Revenue have now changed their way of processing new employees.
Up until now, an employer taking on a new employee who had not previously worked (such as farm students) had the ability to present these employees with a two-page form called a 12A which — when it had been completed and forwarded to Revenue — resulted in a certificate of tax credits being generated for the employee and a P2C generated for the employer.
In practical terms, this was a relatively simple system which could be in essence be controlled by the employer.
Now, the onus rests with the employee to register with Revenue’s “Myaccount” system, which enables that employee notify to Revenue of their new employer and to allocate tax credits accordingly.
Of course, Renenue’s move to online processing has generally been welcomed by both businesses and accountants allowing or quick, efficient and accurate communication with Revenue.
However, this departure which now requires employees to take on responsibility for registration could ironically result in much more administration for the employer, as well as potential exposure to tax.
This basic change in tack by Revenue will also affect those employees who are starting a second or subsequent job.
An employer will — under the new system — request an employee to undertake their own registration.
The employee may delay fulfilling their responsibilities, meanwhile an employer who operates PAYE on the assumption that tax credits and tax band are to be allocated could find themselves short changed where the employee subsequently leaves without fulfilling their obligations.
Furthermore, in the case of part-time and seasonal work, often undertaken by students, it can mean the practicalities of getting up and registered in good time can be impractical.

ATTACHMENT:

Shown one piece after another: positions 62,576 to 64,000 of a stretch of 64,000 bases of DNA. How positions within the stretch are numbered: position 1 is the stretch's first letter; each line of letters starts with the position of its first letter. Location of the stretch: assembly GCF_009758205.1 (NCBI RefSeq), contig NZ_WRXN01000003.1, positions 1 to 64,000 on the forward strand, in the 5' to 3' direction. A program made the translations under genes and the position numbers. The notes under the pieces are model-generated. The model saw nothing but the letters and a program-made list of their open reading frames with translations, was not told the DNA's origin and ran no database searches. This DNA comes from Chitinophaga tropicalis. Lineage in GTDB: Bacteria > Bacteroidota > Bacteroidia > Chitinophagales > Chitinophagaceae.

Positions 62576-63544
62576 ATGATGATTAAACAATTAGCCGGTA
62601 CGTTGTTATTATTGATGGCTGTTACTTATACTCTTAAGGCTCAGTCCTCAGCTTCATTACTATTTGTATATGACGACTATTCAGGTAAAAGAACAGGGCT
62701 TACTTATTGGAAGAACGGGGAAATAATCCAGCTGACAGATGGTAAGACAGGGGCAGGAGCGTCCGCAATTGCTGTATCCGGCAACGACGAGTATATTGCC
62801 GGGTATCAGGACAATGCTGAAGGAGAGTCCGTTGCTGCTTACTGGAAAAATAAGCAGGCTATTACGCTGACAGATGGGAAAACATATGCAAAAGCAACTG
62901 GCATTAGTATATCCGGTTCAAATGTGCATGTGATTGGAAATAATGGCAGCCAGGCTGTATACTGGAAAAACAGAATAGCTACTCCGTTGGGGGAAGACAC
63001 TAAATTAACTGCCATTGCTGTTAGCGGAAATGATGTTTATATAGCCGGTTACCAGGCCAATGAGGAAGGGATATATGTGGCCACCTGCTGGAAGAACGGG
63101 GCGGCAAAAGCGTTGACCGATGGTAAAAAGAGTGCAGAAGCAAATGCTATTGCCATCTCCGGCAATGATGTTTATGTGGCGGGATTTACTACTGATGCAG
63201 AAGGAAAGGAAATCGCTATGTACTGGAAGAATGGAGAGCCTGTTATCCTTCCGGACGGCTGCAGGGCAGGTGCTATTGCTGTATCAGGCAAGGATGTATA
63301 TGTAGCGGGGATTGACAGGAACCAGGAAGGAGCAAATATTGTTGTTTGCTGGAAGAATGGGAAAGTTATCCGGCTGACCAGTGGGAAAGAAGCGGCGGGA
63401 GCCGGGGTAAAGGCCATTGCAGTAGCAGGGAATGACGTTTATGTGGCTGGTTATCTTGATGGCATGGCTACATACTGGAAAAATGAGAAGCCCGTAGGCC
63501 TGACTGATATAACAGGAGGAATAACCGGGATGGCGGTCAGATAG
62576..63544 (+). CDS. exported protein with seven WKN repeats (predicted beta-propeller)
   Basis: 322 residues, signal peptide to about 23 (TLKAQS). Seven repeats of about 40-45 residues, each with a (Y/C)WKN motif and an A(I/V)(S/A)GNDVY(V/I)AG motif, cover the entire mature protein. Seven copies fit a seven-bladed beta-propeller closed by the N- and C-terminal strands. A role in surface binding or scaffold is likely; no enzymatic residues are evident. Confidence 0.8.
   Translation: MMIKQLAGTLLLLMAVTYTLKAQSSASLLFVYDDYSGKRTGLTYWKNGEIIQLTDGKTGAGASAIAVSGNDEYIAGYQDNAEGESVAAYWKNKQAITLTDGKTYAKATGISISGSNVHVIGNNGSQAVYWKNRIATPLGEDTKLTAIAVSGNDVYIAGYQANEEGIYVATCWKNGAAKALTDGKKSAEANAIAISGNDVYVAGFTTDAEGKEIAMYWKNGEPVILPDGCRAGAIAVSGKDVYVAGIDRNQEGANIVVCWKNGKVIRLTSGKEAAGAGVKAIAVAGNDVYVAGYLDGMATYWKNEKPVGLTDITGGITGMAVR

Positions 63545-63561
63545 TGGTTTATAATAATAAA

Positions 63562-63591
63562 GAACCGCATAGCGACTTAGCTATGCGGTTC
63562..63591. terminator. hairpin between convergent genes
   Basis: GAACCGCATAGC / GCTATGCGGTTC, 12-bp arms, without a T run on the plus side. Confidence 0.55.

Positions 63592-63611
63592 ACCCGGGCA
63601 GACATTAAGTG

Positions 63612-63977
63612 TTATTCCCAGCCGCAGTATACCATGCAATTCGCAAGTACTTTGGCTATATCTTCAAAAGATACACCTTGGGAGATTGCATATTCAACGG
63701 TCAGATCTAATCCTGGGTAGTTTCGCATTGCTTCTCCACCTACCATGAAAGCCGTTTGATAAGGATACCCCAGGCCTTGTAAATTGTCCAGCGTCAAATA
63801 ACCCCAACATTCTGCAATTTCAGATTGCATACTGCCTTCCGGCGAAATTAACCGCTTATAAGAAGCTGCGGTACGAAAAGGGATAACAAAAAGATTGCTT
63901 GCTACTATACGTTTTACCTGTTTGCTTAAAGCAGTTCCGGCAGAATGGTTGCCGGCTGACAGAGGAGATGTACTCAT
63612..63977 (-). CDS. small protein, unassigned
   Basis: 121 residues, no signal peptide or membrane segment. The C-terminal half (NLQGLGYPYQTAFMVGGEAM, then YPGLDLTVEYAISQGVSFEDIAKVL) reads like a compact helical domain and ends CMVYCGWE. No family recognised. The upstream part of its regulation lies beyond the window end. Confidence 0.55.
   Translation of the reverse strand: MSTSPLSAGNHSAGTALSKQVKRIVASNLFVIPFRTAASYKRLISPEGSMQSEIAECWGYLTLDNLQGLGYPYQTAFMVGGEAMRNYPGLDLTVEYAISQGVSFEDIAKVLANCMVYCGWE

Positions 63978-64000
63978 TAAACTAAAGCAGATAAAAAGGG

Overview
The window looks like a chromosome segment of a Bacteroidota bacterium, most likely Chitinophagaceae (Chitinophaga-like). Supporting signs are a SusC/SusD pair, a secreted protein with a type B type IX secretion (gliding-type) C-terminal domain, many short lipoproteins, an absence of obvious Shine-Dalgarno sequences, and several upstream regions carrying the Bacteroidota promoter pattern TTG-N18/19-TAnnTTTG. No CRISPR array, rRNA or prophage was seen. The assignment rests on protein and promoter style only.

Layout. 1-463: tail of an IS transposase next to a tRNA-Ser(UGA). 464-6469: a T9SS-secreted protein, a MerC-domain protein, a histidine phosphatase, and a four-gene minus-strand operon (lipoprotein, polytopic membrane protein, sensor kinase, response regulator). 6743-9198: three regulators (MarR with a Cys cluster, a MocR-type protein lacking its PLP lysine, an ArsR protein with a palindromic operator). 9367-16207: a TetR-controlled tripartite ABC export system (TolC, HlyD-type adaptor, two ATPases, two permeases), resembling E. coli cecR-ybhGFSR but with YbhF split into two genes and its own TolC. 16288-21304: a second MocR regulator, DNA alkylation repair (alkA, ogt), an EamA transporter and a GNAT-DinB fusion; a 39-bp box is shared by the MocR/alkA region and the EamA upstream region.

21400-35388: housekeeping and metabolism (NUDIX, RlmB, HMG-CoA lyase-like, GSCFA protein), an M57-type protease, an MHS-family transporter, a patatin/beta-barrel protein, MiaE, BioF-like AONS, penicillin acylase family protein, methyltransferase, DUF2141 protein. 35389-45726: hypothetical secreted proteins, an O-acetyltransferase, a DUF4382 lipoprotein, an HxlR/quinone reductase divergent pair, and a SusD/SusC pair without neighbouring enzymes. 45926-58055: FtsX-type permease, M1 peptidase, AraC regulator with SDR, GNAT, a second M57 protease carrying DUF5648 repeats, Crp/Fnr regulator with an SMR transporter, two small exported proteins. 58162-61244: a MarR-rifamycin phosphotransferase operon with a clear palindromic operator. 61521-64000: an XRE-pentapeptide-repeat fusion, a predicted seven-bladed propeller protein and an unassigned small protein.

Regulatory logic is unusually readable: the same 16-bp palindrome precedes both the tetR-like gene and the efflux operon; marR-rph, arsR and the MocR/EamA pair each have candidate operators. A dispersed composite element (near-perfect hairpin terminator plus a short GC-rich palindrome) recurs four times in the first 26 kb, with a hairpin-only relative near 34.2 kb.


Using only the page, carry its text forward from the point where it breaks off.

Meanwhile, an employer who is taking on a new employee who has ceased a previous employment within the same year should obtain a P45 from the previous employment in order to pick up where that previous employment left off.
All in all, the new system has added to complexities for employers while also imposing obligations on new employees who in the main have never had any interaction with Revenue, which may leading to a stalling of the whole registration process.
Meanwhile, Revenue interactions seem to be becoming Big Brother-esque — taxpayers who are dealt with under the Revenue’s large case division are, for example, now required to submit their financial statements online to Revenue in conjunction with their tax returns.
The quest for information gather has taken a new direction this week as Revenue announced their new receipts tracker mobile app, which allows taxpayers to record transactions as well as to store copies of all receipts on Revenue’s server where the Revenue app is synchronised with their system.
Any system which helps taxpayers record their receipts is of course welcome.
While there is no requirement for taxpayers to upload their receipts to the Revenue storage instead they can just opt to use the tool as a tracker, the advantage in uploading receipts though is that the requirement to retain physical hardcopies is now done away with.
However one factor which taxpayers might feel uncomfortable about is that Revenue can check your receipts without contacting you directly to verify claims or refunds. In some ways, this just seems like an invasion of privacy.